I’m proud of myself.
Like I told you, I always knew I would marry Cindy. Just one look and I knew with bone-certainty it was love. Soul mates. Kindred spirits. Whatever you want to call us, I always knew we were fated to be together, build a life together.
However, there’s been a problem swirling in human DNA since the reign of the ancient Greeks. When Oedipus challenged fate, lost, and naturally, carved his eyes out.
It’s an inherited belief that with a certain mix of age and experience we think we’re strong enough, smart enough, and tough enough to best fate.
During my senior year of college, I read Kerouac’s “On the Road” for the first time. His images of the unfurling freedom waiting for him out on the glinting asphalt of the open road were intoxicating.
At the same time I also realized I wanted to be a writer.
Drinking beer, listening to Pink Floyd, I fancied images of heading west, attending grad school in some big university, rubbing elbows with famous writers, moving to a big city, leasing an overpriced one-bedroom loft and scoring a job as a sports journalist.
I knew I wanted a writing life. But I thought I wanted a writing life on the road. A life to offer me the excitement that my current life lacked.
I felt confined. Trapped by my small private college, my hometown and everyone in it. Including Cindy.
I thought I wanted more.
I’m not proud of myself.
I remember, as I entertained a sports journalism life, how much of an asshole I was to Cindy. How reckless I was with our relationship.
As she sat on her bed in her dorm room, white Christmas lights snaking across the joint of wall and ceiling, I told her she was holding me back.
Young men, like the gods we dress ourselves up to be, often believe we are the sole creators of our success and happiness. So we distance ourselves from others. We forge fantasies. We mask our unhappiness and insecurity with false bravado and empty dreams. We puff out our chest, turn our hat backwards and pretend we’re in control of our life and that fate is just a motif found in ancient Greek theater.
I yelled at Cindy.
I told her after graduation I was heading west. I was going to be a sports journalist. I wanted a life on the road, going to games, sleeping in hotels and writing stories. So I invented a life that a 22 year old man would likely invent for himself. Exciting, mobile, and bursting with possibilities.
When I told her to let me go she sat on the edge of the bed and cried.
When I told her it was over she protested and I grew angry and stormed out of her room and marched down to my dorm and got drunk with Pink Floyd.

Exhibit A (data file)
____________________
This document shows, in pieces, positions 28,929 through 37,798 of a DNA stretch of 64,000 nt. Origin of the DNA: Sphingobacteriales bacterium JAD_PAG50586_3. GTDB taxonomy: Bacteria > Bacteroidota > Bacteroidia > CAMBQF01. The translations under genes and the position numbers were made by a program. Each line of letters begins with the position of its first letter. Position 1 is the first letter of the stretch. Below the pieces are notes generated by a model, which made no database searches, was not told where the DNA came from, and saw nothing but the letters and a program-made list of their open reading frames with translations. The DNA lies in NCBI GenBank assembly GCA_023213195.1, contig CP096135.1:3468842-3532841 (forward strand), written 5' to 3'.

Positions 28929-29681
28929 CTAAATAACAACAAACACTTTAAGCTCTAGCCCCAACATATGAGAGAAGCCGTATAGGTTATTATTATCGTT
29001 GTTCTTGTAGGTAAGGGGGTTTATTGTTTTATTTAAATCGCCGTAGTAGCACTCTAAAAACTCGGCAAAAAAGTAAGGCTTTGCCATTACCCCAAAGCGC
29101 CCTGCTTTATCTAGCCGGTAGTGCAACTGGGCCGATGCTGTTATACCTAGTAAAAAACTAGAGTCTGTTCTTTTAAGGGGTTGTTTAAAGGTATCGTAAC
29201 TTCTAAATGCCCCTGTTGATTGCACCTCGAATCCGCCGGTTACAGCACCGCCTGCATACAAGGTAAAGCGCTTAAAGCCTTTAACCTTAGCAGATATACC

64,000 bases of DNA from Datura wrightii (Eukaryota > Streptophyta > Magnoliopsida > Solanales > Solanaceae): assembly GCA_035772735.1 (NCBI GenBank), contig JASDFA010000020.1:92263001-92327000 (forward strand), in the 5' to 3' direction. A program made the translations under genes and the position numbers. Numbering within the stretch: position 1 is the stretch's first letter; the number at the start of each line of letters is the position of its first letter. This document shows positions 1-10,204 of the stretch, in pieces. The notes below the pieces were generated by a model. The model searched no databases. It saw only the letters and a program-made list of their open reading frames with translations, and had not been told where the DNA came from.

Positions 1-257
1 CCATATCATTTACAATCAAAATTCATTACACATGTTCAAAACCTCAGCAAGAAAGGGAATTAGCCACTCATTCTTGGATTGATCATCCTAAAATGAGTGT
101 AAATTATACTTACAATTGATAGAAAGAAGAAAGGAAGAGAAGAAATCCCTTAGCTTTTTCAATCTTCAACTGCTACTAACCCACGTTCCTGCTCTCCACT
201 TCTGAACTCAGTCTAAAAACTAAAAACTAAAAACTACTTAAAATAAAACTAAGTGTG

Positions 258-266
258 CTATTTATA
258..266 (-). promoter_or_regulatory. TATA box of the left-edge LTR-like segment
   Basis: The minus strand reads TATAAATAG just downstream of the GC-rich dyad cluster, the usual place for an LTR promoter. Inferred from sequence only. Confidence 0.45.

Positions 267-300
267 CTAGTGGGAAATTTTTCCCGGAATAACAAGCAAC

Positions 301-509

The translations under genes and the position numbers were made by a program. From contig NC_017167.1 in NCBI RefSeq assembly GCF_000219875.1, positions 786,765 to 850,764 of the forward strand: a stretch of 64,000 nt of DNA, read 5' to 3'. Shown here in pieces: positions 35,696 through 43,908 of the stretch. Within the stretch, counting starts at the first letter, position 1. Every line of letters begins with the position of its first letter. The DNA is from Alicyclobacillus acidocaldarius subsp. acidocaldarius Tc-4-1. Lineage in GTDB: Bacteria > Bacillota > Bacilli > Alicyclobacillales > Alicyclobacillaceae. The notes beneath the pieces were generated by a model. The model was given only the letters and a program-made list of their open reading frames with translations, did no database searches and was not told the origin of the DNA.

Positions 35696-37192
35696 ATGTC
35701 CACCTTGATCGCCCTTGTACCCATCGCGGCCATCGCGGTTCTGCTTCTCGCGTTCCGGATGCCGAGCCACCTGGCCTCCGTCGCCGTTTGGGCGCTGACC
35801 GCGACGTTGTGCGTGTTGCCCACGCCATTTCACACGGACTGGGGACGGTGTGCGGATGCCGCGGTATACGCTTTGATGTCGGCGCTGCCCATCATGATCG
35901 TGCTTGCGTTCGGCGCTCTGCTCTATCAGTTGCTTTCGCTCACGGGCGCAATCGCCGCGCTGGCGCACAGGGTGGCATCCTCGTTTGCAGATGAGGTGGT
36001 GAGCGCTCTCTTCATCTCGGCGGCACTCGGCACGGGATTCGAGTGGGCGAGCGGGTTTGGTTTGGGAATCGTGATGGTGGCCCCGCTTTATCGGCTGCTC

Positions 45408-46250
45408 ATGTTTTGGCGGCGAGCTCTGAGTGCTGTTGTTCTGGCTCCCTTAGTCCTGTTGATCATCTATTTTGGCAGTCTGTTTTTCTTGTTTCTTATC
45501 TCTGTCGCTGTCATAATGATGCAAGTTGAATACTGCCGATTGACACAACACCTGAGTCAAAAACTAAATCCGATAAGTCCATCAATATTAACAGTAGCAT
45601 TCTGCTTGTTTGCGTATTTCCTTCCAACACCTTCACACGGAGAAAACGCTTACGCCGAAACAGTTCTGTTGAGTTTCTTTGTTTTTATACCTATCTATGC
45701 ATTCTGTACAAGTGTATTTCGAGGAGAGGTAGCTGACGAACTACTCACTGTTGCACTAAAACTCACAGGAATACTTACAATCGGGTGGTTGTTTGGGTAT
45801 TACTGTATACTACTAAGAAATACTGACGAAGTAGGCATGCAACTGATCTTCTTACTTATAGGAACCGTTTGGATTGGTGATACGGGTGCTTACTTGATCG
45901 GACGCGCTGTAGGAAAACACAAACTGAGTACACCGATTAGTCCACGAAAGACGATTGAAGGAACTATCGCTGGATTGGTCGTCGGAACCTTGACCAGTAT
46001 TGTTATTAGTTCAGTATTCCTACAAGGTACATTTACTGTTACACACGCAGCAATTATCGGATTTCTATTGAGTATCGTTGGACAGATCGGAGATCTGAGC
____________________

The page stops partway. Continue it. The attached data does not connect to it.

When you get a chance, I highly recommend reading “The Alchemist” by Paulo Coelho.
It’s by far the most soul-cleansing book I have ever read.
Early in the novel the alchemist explains to a young shepard, Santiago, that all people are born with a Personal Legend.
That your Personal Legend is your destiny. It’s the person you were born to be.
According to Coelho, children are very much aware of their Personal Legend. Whether it’s writing, painting, fixing, building, singing or rodeo clowning children know, even if they lack the ability to explain it, that by pursuing their Personal Legend they will reach spiritual enlightenment and earthy happiness.
But we grow up.
And not in a good way.
We question our Personal Legend. Our passions turns bitter. We start to value opinions over the intrinsic truths that were once as tangible as flesh.
We adopt shiny, plastic notions of happiness because they are easy to assemble and sell at cocktail parties.
We distance ourselves from our Personal Legend, leave it behind like a broken Chevy on the side of the open road and sink into a life we will soon come to despise.
Many years ago I was reckless with my relationship with Cindy. Too scared to accept my Personal Legend. Too self-adsorbed to recognize that Cindy and I share the same Personal Legend.
Thankfully, she was not.
Sometimes she’ll read my work and laugh. Sometimes she’ll cry. Sometimes she’ll, as Springsteen once wrote, “laugh and cry in a single sound.”
Sometimes she’s quiet. Sometime she hugs me and smiles. A smile that reminds me of what I have and what I almost lost.
It’s evening and I’m writing this at our kitchen table. The table is strewn with the kid’s homework and half-filled cups and credit card bills and it’s marked with a splatter of forgotten spaghetti sauce that is beginning to harden.
There’s nothing exciting about scene. It’s painfully pedestrian. Epically suburban. It’s the complete opposite of where I wanted to be when I was 22.
But I’m happy now. I’m home.
I’m right where I need to be.